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Global stocks turn sluggish as China's manufacturing slumps

Russian shelling around Ukraine's capital further fuelled downfall, declining hope for progress in peace talks

Global stocks turn sluggish as China’s manufacturing slumps

Global stocks turn sluggish as China’s manufacturing slumps

Beijing: Global markets sank Thursday after Chinese manufacturing weakened and Russian shelling around Ukraine's capital shook hopes for progress in peace talks.

London, Shanghai, Paris and Tokyo declined while Frankfurt opened higher. Oil fell almost $5 per barrel in New York but stayed above $100 following reports President Joe Biden would release US reserves to cool surging prices amid anxiety about possible disruption to Russian supplies. OPEC and allied oil producers including Russia will be deciding Thursday how much crude to pump to the world. Analysts expect the group, known as OPEC+, to stay on its schedule of gradual increases to restore production cuts made during the depths of the corona virus pandemic in 2020.

Russian forces were shelling areas near Kyiv and another city after Moscow said it would scale back operations there to promote trust. Virtual talks on trying to end the five-week-old war are expected Friday. Russia is "pouring cold water on headlines of constructive cease-fire talks," Stephen Innes of SPI Asset Management said in a report. In early trading, London's FTSE 100 lost less than 0.1 per cent to 7,575.04 while Frankfurt's DAX added 0.1 per cent to 7,578.75. The CAC 40 in Paris shed less than 0.1 per cent to 6,743.19.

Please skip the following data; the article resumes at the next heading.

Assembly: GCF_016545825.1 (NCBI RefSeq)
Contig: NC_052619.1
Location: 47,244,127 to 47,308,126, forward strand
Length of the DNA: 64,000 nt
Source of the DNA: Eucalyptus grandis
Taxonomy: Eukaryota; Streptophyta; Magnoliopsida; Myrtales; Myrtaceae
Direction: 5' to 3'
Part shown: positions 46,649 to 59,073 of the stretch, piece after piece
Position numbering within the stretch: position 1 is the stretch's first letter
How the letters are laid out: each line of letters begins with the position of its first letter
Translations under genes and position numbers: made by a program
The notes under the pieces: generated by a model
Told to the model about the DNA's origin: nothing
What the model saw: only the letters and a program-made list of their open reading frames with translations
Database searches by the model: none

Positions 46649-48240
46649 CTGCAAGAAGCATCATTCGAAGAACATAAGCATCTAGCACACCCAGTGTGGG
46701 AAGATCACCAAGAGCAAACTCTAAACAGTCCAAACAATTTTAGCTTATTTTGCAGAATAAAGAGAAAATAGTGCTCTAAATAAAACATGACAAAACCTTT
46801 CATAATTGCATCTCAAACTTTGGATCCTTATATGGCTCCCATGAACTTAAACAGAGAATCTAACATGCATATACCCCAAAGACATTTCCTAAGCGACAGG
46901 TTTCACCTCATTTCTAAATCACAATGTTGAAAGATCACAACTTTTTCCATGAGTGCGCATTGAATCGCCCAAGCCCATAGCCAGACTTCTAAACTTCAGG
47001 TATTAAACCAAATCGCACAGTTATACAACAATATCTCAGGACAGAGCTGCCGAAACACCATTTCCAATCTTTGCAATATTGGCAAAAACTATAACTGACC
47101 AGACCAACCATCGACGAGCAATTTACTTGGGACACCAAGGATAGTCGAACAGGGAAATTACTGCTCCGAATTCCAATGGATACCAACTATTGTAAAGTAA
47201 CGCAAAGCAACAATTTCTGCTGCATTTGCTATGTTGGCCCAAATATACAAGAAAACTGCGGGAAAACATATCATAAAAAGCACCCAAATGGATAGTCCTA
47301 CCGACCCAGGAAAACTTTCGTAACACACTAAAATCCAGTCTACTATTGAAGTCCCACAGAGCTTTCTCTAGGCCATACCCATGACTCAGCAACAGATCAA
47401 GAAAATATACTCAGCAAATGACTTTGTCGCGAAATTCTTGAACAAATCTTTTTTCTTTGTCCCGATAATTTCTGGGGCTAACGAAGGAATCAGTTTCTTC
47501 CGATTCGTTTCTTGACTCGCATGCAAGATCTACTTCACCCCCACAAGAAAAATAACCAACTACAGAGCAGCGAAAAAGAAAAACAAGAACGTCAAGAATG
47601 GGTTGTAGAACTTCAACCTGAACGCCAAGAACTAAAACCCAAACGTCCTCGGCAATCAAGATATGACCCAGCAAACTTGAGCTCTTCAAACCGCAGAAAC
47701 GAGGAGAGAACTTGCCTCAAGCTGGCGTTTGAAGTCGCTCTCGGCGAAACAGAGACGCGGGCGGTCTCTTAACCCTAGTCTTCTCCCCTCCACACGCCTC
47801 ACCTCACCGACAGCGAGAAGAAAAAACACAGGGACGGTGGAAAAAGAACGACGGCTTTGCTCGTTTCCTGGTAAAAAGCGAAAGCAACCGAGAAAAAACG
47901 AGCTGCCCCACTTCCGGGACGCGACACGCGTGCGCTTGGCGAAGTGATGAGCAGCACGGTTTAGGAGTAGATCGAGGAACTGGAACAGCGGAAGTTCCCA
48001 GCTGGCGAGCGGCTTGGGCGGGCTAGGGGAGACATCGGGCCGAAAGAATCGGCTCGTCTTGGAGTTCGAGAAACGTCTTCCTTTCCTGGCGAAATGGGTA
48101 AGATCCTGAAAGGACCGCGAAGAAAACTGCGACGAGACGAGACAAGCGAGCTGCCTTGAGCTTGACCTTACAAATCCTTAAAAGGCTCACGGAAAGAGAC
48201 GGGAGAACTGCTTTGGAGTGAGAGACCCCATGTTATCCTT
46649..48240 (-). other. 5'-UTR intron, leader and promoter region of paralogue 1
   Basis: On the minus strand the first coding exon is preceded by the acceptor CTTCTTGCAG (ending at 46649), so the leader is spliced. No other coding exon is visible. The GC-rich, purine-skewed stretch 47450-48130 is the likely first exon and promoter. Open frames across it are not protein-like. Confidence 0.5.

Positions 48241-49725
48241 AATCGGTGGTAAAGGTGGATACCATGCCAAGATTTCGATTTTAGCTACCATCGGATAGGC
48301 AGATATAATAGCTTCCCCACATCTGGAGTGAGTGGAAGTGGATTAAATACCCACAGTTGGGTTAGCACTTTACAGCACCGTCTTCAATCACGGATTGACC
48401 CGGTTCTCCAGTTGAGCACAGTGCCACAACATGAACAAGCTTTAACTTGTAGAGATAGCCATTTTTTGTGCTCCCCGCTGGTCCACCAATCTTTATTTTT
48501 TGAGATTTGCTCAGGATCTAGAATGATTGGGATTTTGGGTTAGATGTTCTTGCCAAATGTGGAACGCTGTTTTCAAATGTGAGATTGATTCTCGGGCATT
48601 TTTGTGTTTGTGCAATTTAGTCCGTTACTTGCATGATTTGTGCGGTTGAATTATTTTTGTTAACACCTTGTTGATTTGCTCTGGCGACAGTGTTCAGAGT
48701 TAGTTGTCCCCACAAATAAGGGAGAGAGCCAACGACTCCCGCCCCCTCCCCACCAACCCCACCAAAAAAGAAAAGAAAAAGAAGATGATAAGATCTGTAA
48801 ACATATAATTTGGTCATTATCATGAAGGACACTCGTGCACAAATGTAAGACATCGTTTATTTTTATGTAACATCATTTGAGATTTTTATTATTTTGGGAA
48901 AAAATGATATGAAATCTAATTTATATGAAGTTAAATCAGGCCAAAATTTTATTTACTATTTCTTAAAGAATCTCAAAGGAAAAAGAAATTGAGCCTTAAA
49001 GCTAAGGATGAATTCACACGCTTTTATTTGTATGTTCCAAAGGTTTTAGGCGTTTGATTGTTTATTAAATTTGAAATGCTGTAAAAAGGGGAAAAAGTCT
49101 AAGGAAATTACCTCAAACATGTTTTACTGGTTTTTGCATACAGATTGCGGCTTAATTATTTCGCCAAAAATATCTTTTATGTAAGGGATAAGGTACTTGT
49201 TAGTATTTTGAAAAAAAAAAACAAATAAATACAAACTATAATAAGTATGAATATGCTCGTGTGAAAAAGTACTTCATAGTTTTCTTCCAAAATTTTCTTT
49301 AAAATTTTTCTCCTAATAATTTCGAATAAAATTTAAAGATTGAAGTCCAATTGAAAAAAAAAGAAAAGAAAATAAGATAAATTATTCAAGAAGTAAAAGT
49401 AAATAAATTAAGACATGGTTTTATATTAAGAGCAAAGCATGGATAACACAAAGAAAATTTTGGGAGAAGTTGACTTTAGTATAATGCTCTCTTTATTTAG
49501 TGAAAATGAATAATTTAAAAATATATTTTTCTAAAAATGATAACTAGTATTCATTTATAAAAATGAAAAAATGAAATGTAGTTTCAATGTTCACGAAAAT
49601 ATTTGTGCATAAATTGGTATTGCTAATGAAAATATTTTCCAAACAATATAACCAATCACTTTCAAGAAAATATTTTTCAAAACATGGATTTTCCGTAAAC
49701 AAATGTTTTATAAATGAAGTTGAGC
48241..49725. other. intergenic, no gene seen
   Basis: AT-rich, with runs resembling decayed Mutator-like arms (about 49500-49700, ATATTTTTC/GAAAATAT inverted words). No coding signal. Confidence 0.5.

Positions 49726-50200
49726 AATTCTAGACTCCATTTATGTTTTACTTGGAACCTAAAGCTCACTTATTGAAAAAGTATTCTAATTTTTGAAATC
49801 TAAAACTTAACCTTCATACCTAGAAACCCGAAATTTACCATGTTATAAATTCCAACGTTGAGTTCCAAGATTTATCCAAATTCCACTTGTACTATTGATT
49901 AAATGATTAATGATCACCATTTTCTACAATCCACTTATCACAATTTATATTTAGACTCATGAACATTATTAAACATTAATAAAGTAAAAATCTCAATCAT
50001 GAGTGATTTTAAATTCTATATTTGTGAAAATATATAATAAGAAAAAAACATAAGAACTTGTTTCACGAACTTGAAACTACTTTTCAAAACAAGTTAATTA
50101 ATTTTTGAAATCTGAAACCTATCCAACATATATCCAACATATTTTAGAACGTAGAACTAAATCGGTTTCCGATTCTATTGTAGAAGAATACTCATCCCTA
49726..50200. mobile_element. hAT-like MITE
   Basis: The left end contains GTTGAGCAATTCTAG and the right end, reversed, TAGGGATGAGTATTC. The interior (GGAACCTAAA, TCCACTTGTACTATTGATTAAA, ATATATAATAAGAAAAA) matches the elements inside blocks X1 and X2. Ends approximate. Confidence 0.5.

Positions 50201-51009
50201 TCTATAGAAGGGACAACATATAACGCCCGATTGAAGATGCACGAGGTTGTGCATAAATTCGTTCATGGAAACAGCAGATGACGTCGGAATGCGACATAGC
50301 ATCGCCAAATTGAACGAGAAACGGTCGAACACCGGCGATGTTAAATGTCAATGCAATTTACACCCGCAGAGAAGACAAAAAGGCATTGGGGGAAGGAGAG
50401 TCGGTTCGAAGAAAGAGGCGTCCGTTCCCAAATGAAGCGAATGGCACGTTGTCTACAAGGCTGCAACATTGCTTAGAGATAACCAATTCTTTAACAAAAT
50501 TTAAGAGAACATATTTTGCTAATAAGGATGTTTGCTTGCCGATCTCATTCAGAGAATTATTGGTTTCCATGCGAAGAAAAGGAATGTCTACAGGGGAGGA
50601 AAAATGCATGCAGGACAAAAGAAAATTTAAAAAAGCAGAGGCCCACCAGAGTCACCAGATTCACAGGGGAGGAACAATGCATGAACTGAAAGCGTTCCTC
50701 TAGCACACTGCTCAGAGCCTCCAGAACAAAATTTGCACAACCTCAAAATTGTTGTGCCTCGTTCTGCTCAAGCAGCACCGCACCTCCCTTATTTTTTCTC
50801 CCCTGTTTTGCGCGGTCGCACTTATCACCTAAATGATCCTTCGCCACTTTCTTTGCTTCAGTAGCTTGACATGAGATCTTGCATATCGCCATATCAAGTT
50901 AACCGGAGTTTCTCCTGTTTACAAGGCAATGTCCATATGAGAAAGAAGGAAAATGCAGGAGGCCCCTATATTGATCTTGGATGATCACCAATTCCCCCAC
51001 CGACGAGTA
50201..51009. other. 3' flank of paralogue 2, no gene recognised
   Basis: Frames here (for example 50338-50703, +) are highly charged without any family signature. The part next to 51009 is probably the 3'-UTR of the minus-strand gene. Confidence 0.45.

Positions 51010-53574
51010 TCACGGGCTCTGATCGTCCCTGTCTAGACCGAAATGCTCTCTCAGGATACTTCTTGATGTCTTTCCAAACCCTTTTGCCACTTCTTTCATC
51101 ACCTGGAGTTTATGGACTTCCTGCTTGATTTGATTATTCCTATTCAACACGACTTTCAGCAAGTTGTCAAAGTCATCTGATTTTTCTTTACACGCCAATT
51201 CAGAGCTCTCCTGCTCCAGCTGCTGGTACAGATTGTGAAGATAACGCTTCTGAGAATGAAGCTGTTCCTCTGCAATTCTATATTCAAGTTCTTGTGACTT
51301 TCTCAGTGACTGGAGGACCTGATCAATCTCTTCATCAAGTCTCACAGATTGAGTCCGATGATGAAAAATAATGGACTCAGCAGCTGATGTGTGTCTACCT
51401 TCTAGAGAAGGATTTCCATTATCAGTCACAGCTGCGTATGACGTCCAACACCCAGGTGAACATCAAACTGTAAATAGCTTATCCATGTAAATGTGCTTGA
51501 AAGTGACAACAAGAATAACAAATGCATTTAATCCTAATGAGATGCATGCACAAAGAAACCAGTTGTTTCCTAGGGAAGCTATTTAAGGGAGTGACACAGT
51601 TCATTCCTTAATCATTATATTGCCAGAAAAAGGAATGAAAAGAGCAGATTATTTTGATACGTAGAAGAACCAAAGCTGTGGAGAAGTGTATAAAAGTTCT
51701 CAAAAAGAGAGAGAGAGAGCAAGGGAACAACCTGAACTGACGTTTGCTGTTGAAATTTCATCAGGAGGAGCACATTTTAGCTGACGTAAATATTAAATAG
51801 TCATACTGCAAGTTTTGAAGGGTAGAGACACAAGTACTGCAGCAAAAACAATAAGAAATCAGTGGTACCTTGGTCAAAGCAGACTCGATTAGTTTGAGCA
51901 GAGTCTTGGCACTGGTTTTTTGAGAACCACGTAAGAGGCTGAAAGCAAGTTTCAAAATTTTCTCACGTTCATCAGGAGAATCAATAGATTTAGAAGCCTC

On Wall Street, the future for the benchmark S&P 500 index was 0.2 per cent higher a day after falling on weaker-than-forecast US economic growth. The future for the Dow industrials was virtually unchanged. In Asia, the Shanghai Composite Index lost 0.4 per cent to 3,252.20 after an index of Chinese manufacturing activity fell to a five-month low following the shutdown of much of Shanghai and two smaller industrial cities to fight corona virus outbreaks. The Hang Seng in Hong Kong sank 1.1 per cent to 21,996.85. "The near-term outlook remains highly uncertain," Julian Evans-Pritchard of Capital Economics said in a report.

"Even if the outbreak is brought under control soon, it will still take a while for the economy to get back on track." The Nikkei 225 in Tokyo shed 0.7 per cent to 27,821.43 and Sydney's S&P-ASX 200 lost 0.2 per cent to 7,499.60. The Kospi in Seoul gained 0.4 per cent to 2,757.65 after data showed February industrial production improved. India's Sensex shed 0.2 per cent to 58,560.02. New Zealand and Jakarta gained while Singapore and Bangkok declined.

On Wednesday, the S&P 500 declined 0.6 per cent after Commerce Department data showed the US economy grew at an annual pace of 6.9 per cent in the final quarter of 2021.

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